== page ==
Samsung has used its in-house Exynos 7880 chipset for the new Galaxy A series. Clocked at 1.9Ghz, the octa-core processor is paired with 3GB of RAM and 32GB of internal storage which can be further expanded up to 256GB via microSD card. A lot of smartphones these days compromise on the true dual-SIM capabilities by including a hybrid slot that can either accommodate a second SIM or a memory card. However, despite it being a mid-ranger, the Galaxy A5 comes with a separate slot dedicated for microSD card. ALSO READ: Samsung Galaxy S8 hands-on photos, videos leaked; pre-orders rumored to kick off on April 10
Talking about the software, the new smartphones run Android Marshmallow with Samsung s own TouchWiz UI layered above. The custom interface is not complex and offers smoother navigation. During the brief amount of time I toyed with the smartphones, there were no heating or app lags experienced.
What sets apart the 2017 edition of the Galaxy A series from the older models is the significant improvement in terms of camera. The Galaxy A5 (2017) and Galaxy A7 (2017) come with CMOS 16-megapixel cameras with f/1.9 aperture in the rear and front, making them as much a selfie-centric phone as any other in the competition. For the rear camera, there is a LED flash while selfies can be enhanced with the screen flash. The camera further allows for FHD (1920 x 1080) video recording @30fps. I captured a few shots (selfies included) in the controlled lighting of the experience hall, and the results were sharp, albeit slightly on the higher contrast side. There are varied filters, modes, and selfie enhancers for a better experience. Despite plenty of modes and features, the camera interface is easy to use with simple swipes. A detailed testing of the camera in varied lighting is needed to ascertain the full capabilities.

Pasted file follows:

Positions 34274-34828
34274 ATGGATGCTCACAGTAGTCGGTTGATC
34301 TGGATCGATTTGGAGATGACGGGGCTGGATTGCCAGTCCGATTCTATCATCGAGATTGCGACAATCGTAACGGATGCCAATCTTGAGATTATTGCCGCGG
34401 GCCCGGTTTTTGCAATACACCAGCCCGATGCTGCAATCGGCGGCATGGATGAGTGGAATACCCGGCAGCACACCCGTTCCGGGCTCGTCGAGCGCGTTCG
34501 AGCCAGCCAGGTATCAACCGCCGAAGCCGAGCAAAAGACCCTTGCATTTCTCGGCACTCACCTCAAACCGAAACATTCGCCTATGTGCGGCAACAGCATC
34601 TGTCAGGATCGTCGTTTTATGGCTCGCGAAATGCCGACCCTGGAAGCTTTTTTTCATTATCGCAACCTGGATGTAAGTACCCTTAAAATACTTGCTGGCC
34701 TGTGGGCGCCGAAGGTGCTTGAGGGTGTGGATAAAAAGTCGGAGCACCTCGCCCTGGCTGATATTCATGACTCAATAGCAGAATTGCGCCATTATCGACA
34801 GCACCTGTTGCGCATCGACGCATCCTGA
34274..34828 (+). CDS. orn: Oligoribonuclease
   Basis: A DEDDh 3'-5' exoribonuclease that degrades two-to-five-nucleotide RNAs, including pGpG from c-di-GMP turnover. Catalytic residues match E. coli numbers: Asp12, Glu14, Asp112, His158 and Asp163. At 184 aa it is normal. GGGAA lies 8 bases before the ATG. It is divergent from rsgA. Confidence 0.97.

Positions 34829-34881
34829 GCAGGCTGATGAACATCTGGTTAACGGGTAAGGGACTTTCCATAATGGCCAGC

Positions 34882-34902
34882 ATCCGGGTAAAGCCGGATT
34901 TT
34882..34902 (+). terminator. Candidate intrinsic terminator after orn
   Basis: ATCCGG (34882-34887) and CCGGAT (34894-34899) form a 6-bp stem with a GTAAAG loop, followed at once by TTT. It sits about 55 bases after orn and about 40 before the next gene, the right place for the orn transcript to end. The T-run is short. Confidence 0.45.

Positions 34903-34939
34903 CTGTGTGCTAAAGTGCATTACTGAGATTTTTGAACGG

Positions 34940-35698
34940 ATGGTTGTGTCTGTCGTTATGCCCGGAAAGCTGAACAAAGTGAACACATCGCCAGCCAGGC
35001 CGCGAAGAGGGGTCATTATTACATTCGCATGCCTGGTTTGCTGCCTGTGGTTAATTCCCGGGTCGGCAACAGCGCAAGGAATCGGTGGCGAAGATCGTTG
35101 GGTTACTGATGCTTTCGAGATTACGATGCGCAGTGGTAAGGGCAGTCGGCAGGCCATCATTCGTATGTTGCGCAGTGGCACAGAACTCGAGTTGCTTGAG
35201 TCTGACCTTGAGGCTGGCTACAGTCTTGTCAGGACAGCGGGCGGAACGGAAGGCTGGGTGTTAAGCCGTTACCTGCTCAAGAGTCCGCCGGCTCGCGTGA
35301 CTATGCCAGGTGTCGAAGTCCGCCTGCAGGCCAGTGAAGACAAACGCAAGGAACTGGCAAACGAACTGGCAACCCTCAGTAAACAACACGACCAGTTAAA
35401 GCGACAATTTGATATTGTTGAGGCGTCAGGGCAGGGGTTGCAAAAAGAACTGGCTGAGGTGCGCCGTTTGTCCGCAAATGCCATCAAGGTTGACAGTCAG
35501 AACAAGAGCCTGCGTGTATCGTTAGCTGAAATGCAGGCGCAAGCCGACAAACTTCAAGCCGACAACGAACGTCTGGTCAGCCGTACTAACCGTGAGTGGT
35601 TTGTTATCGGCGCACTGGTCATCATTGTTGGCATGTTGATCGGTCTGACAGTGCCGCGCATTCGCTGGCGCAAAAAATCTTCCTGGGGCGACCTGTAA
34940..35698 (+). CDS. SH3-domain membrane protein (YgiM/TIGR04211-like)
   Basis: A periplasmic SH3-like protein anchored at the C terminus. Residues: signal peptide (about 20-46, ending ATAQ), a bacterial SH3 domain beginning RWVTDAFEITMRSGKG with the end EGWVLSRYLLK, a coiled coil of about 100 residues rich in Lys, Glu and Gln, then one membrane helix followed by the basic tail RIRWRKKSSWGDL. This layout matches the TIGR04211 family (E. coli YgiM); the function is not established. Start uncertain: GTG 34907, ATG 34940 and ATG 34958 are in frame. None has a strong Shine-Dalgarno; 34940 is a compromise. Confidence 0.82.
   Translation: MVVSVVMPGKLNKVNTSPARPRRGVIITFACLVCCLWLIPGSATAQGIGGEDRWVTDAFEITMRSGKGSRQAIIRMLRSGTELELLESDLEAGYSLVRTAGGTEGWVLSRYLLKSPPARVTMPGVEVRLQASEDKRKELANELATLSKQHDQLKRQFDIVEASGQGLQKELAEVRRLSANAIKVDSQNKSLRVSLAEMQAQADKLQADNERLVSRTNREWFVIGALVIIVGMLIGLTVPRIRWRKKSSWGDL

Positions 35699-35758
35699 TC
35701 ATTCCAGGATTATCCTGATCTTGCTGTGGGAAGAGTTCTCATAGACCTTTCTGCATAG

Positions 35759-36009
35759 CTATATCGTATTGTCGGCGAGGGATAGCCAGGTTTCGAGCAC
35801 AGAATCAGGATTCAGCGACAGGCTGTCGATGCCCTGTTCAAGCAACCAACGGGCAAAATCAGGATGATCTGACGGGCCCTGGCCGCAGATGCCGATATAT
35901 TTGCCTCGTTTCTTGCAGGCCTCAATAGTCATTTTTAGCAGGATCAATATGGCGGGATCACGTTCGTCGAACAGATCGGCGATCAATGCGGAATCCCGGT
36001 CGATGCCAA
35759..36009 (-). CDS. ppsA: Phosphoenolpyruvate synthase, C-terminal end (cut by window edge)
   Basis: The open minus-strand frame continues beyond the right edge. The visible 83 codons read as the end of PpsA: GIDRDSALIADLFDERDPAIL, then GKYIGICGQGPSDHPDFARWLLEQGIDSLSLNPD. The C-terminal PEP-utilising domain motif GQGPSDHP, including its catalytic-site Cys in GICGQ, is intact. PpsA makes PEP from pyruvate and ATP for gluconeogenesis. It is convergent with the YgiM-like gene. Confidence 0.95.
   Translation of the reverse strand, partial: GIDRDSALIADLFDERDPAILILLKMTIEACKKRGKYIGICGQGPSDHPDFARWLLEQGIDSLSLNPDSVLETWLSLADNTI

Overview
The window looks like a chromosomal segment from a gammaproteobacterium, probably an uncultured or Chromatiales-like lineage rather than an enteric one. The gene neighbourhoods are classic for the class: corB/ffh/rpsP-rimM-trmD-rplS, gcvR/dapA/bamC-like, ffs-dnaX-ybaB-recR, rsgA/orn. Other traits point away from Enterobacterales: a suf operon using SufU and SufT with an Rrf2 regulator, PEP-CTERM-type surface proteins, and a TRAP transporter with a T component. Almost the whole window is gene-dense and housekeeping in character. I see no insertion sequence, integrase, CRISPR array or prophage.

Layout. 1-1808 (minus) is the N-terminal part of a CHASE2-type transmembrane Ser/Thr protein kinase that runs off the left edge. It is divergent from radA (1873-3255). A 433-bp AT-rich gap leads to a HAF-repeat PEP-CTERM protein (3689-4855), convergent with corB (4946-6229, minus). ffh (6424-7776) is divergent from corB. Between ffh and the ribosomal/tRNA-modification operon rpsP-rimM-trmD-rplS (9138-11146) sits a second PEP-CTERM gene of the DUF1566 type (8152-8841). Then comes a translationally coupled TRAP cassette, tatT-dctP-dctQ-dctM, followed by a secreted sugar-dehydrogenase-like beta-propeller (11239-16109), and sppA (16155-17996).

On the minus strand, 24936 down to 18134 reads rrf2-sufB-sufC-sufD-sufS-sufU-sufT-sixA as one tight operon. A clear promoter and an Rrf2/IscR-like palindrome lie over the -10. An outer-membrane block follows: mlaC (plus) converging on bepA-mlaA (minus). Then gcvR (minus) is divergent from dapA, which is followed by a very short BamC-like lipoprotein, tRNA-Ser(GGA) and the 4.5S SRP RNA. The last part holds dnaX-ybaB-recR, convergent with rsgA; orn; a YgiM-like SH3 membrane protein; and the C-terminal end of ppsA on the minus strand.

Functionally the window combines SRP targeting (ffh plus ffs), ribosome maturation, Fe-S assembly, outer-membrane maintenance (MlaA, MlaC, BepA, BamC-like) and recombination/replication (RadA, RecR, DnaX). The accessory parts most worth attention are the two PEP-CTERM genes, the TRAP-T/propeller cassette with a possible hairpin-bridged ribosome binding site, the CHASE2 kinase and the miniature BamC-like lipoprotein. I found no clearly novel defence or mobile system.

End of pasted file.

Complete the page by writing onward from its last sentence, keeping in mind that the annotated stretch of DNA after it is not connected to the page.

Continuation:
Despite being Type-C based smartphones, the Galaxy A5 (2017) and Galaxy A7 (2017) continue with the standard 3.5mm headphone jack so you can keep using your older earphones. Fuelling the Galaxy A5 is a 3,000mAh battery, up from the older 2,900mAh battery while the Galaxy A7 now comes with a higher 3,600mAh battery. Both support fast charging. Although Samsung has not claimed any specific battery life, but it is safe to assume that both the models will survive a usual workday cycle for an average user.
The Samsung Galaxy A5 (2017) and Galaxy A7 (2017) are also the company s first set of smartphones launched in India this year to come with Samsung Pay out-of-the-box. The contactless digital payments service made its debut in 2015 but it took the company over one year and the recent demonetization to bring Samsung Pay to India. While the service has been extended to Samsung Galaxy S7 and S7 edge smartphones with the recent software update, in terms of new releases the Galaxy A series is the first. It is also worth mentioning that the service is yet to be officially rolled out in India and the company is currently offering early access to interested users with compatible devices.
Priced in the sub-Rs 35K segment, the new Galaxy A5 and Galaxy A7 smartphones take on the OnePlus 3T which is considered one of the best Android smartphones under Rs 30,000. The OnePlus 3T offers a 5.5-inch HD AMOLED display and comes powered with a Snapdragon 821 processor which is known for offering better performance without impacting the battery life. It further offers up to 6GB of RAM and 128GB of internal storage. ALSO READ: This is Not a OnePlus 3T Review
Overall, what works in favor of the new Galaxy A series is an excellent design and the potential to deliver good performance with the given specs. The smartphones are Samsung Pay-ready, are compatible with the newer 4G LTE capabilities, offer water and dust resistance, all while maintaining their aesthetic value. But will the Galaxy A5 (2017) and Galaxy A7 (2017) be able to actually deliver a stiff competition to other smartphones in the category, we will be finding it soon through our detailed review. Watch this space for more.